November 1, 1995
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I should feel honoured that my article on the environmental benefits of private and communal resource ownership inspired not just one but four columns from a prominent environmentalist. Unfortunately, Janice Harvey’s retorts, riddled with fallacies, do no honour to the environmental cause.
The theory that ownership generates stewardship, inaccurately described by Ms. Harvey as “modern”, predates the modern era by more than two millennia. In the 4th century BC, Aristotle wrote, “What is common to many is taken least care of, for all men regard more what is their own than what others share with them in.”
Experience has confirmed Aristotle’s wisdom time and again. Forestry practices over the ages illustrate the environmental benefits of resource ownership. Government-held forests have suffered far greater indignities than have privately owned forests or those owned and managed communally.
And much of the destruction that has occurred on private land can be traced directly to government incentives. Ms. Harvey’s fallacious reference to widespread degradation of forest land by private owners and her unsubstantiated claim that the majority of landowners abuse their land betray a misunderstanding of both history and current affairs.
Ms. Harvey inadvertently illustrates the trouble that ensues when rights to resources are either absent or overridden by governments. In describing the enclosure movement’s infringement on peasants’ rights and the seizure of their land, she describes problems that arose from an absence of clearly defined property rights.
Today’s rainforest destruction, also cited by Ms. Harvey, likewise exemplifies the environmental disruption that can occur when governments fail to recognize or respect property rights. The conversion of rainforests into ranch land owes much to government’s refusal to recognize the property rights of indigenous peoples.
Disregarding customary ownership and resource use regimes, governments have built access roads through and granted title to indigenous lands. The problem has been one of expropriation and redistribution rather than privatization.
Ms. Harvey also misunderstands the role of property rights in the fisheries. Her comments on Individual Transferable Quotas (fishing rights that can be sold by their holders) do not, as she claims, illustrate gaps between theory and practice; instead, they indicate gaps in her understanding of which fisheries problems are attributable to ITQs and which must be attributed to government mismanagement.
To blame excessive investment in boats and gear on ITQs rather than on government subsidies, or to blame unsupportable catch limits on ITQ holders rather than on the government that set the limits defies logic.
Also incorrect is Ms. Harvey’s assumption that high-grading (keeping only the best fish) need characterize a rights system. A system in which fishermen hold exclusive long-term rights to a percentage of a catch will reduce unsustainable behaviour that would come back to haunt the fishermen themselves. Any such residual behaviour calls for fine-tuning the system and implementing tough enforcement mechanisms, rather than abolishing a system that shows much promise.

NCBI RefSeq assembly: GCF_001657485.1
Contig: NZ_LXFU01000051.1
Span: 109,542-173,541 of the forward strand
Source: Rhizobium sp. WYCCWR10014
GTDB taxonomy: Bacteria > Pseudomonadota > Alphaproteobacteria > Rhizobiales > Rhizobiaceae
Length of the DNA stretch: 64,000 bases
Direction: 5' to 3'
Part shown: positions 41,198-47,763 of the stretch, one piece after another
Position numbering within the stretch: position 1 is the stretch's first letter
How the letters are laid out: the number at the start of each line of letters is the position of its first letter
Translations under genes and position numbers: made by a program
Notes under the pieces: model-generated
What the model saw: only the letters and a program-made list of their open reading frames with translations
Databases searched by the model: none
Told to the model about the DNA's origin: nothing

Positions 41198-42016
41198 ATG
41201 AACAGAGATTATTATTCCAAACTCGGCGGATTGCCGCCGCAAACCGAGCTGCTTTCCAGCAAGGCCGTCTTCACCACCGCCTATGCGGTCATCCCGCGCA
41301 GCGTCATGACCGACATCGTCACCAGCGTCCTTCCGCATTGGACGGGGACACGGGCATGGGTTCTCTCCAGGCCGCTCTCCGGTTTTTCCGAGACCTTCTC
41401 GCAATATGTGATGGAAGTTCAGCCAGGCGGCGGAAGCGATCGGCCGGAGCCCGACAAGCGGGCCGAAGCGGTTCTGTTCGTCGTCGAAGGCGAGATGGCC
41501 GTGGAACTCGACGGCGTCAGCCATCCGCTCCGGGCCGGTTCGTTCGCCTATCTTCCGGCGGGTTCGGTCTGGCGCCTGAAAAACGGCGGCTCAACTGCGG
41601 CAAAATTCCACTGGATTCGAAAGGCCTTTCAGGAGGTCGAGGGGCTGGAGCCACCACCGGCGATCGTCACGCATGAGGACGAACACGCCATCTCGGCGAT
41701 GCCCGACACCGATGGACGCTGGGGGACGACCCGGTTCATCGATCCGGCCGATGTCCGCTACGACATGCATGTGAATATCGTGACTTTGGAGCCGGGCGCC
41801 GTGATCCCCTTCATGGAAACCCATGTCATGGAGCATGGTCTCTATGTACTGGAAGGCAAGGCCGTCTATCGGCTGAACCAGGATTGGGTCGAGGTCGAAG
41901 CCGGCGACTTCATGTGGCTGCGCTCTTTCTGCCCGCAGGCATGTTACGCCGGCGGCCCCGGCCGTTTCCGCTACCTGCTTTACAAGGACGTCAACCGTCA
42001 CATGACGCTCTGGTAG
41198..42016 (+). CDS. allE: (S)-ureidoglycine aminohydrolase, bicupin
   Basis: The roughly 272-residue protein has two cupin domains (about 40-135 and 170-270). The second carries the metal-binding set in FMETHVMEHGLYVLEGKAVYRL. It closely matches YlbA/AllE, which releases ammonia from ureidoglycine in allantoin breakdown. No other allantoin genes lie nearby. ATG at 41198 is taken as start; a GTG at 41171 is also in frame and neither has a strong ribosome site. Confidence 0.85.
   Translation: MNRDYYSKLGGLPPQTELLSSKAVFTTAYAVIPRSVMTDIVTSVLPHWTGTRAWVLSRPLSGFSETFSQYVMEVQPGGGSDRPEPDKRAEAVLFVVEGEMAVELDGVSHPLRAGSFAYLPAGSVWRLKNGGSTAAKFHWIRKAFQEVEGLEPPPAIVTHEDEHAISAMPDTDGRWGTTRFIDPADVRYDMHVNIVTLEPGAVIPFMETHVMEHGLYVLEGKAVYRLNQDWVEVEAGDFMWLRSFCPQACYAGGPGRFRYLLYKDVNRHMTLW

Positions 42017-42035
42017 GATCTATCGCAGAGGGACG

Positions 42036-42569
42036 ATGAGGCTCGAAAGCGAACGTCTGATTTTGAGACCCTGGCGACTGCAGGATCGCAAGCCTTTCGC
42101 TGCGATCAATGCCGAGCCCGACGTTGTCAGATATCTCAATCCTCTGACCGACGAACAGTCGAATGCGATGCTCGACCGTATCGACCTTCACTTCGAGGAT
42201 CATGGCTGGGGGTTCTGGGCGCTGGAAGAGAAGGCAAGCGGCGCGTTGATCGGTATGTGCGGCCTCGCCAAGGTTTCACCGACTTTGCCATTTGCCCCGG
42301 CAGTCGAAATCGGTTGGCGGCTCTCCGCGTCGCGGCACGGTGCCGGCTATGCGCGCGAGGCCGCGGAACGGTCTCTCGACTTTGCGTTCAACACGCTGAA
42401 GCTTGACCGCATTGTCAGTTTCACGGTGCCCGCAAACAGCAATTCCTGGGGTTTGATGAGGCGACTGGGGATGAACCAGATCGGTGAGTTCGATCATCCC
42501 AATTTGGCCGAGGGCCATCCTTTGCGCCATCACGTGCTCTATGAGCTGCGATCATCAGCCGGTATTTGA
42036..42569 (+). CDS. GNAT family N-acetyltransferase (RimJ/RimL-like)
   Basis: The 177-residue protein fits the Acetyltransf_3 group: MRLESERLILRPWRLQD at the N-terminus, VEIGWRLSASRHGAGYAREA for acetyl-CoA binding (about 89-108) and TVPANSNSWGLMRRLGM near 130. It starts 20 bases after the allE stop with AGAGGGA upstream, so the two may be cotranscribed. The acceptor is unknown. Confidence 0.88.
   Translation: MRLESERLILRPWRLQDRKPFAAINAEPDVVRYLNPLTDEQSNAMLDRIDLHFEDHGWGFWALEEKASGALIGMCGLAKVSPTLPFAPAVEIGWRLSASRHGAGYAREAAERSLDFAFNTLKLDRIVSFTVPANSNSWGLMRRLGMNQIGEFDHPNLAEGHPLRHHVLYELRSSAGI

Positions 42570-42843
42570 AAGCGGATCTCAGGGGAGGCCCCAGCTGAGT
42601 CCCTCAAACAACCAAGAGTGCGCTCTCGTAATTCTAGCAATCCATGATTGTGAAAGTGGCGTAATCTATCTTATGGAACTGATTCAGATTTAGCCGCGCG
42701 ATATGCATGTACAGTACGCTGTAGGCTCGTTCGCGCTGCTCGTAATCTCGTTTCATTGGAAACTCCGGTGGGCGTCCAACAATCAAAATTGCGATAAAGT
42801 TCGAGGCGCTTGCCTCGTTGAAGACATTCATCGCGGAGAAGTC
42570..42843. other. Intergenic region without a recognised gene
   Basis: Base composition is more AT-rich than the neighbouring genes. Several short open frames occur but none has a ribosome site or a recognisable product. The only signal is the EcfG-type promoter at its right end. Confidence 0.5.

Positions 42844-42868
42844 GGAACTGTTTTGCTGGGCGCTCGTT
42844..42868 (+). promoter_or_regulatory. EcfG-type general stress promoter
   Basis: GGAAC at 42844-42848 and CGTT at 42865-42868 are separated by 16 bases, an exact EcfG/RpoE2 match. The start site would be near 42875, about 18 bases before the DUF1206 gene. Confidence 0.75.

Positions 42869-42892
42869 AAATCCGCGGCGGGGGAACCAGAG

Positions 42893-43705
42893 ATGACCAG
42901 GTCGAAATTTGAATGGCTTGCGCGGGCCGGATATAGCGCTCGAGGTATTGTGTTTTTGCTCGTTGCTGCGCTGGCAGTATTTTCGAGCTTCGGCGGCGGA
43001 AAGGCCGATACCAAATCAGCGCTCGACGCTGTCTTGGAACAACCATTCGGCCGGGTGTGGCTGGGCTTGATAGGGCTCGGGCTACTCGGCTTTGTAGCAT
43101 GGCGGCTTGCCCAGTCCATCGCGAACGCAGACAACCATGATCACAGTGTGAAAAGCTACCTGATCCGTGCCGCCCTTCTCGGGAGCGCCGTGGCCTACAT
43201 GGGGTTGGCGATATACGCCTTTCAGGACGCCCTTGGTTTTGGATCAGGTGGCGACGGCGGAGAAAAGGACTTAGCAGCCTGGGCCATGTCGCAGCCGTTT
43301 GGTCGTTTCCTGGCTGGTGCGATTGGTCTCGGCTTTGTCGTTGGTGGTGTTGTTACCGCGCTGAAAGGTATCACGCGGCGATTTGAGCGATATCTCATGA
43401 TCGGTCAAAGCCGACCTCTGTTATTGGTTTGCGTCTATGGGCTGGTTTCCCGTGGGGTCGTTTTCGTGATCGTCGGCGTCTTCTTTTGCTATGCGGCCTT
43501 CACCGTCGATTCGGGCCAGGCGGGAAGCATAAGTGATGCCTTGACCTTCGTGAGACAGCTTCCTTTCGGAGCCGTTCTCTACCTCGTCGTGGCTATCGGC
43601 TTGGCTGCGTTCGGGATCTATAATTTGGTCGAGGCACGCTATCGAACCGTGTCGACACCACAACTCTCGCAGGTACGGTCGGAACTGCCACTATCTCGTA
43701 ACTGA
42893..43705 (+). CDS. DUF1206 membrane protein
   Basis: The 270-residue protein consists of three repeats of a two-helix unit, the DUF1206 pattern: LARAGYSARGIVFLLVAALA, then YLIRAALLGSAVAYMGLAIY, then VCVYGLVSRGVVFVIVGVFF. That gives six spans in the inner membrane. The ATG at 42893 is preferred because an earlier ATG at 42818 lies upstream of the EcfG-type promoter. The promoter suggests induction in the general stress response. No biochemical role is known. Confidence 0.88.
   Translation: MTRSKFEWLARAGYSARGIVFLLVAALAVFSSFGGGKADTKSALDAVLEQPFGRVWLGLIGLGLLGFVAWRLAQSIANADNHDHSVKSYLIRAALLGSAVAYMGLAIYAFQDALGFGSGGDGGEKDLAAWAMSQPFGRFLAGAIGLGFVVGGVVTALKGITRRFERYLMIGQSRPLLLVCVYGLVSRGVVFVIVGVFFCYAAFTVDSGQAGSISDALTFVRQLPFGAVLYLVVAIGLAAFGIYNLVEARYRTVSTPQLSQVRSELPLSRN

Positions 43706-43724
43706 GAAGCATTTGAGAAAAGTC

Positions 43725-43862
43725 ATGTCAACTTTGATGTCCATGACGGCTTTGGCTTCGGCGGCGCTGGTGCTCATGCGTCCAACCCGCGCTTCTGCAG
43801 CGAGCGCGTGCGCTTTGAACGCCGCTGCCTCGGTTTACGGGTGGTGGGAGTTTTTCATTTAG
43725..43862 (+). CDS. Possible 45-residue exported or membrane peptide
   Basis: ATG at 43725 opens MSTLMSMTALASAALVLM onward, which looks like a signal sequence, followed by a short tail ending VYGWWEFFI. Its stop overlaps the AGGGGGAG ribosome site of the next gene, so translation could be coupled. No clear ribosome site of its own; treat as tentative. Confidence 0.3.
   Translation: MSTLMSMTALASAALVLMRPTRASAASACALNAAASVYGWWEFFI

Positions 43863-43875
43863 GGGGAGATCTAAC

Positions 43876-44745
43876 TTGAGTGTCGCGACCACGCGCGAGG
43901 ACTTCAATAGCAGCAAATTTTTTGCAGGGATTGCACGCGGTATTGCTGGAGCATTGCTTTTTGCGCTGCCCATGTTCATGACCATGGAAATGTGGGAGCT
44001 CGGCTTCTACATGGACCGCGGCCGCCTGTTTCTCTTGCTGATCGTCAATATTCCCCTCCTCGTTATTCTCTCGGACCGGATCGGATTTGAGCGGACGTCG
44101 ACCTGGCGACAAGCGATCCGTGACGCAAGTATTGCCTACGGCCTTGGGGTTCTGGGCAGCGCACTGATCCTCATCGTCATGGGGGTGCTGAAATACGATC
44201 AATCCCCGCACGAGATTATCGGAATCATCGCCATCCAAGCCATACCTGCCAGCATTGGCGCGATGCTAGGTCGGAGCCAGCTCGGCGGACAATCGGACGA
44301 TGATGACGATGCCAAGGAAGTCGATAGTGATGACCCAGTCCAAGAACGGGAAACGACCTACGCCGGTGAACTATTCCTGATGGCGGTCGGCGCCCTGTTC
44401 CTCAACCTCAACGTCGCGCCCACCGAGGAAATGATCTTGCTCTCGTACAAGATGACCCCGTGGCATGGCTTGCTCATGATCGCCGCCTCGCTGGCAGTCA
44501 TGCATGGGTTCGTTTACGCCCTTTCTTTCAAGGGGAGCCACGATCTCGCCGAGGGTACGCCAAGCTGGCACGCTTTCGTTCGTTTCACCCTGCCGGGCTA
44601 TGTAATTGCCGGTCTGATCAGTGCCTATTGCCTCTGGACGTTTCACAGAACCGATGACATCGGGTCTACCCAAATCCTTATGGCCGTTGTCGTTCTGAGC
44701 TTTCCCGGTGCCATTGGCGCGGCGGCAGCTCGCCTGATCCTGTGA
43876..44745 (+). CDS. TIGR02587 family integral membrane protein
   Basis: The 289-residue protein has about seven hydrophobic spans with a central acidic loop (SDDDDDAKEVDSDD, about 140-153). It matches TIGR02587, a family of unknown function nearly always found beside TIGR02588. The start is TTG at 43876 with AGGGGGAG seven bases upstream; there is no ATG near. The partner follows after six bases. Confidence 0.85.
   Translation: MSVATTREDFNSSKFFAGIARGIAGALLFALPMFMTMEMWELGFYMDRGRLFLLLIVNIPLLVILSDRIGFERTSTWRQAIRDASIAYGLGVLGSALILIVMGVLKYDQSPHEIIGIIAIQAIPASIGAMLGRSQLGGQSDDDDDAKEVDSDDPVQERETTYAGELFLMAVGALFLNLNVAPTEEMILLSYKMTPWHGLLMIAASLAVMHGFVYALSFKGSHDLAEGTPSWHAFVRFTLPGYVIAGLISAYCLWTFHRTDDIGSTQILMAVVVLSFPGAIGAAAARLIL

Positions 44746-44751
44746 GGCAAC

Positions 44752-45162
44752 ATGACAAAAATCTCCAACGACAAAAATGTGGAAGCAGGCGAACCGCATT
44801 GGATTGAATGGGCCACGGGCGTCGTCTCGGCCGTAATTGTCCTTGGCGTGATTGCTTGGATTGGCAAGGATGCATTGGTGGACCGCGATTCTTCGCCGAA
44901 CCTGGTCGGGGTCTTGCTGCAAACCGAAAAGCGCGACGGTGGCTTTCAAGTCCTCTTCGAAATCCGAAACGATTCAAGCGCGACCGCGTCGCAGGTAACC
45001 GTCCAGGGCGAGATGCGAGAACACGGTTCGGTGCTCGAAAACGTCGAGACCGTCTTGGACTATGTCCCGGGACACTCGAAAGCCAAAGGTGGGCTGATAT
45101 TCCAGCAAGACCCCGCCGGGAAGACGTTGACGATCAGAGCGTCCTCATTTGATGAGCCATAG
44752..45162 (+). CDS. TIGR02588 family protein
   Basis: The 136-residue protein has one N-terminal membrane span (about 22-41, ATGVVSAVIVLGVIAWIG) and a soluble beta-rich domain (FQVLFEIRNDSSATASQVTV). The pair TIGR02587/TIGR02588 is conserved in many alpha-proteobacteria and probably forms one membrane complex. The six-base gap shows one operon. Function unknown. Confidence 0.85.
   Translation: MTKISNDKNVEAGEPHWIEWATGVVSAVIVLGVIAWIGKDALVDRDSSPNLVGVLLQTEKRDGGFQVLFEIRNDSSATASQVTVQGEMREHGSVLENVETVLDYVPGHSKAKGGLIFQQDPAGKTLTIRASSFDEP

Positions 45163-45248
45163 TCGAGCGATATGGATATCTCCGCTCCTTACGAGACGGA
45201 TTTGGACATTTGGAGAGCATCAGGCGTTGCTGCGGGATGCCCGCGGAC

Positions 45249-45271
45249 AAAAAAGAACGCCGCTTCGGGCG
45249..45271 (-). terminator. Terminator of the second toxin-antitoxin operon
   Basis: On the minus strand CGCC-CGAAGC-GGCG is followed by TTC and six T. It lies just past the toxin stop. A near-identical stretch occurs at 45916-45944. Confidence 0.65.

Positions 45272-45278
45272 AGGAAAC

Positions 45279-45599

Ms. Harvey is concerned that ITQs will end up in the hands of a powerful few. But nothing in a property rights system inherently discriminates against the small-scale fisherman. Rights may be allocated in any number of ways. They may be assigned to individuals, businesses or communities; they may be distributed equally among all fishermen, or, alternatively, in proportion to historical catches or capital investment. Initial holders may indeed choose to sell their rights. But if a fisherman would rather realize a capital gain than stay in the fishing business, who is Janice Harvey to stop him?
Ms. Harvey’s confusion over my recommending either private or communal ownership of resources reflects a world view that comprises just two kinds of ownership – common and private. In fact, there are many different property rights regimes. Resources may be unowned, centrally owned or managed (by a distant government), communally owned or managed (by a local government or a non-government body), or privately owned.
The regimes that work best are those with accountability mechanisms that internalize benefits and costs; resource users must have incentives to conserve, and must not benefit at the expense of others’ rights. Privately owned resources often meet these criteria. To the extent that communally owned resources also meet the criteria, they may be sustainably managed. In contrast, unowned resources or those owned or managed by distant governments – categories encompassing most of today’s dwindling fish stocks -rarely meet the criteria and are, accordingly, unsustainable.
According to Ms. Harvey, “The real tragedy of the commons is the failure of government, on our behalf, to protect common resources.”
I agree wholeheartedly. But I don’t agree that more government is the solution.
Governments, driven by short-term issues that affect their prospects for re-election, are inherently ill-suited to protect our resources. Anyone who doubts this has only to look at fisheries around the globe: Most fisheries are now owned and managed by distant governments, and most are in big trouble. To hope against hope – and against all experience – that governments will change is to ensure continued destruction of our precious resources.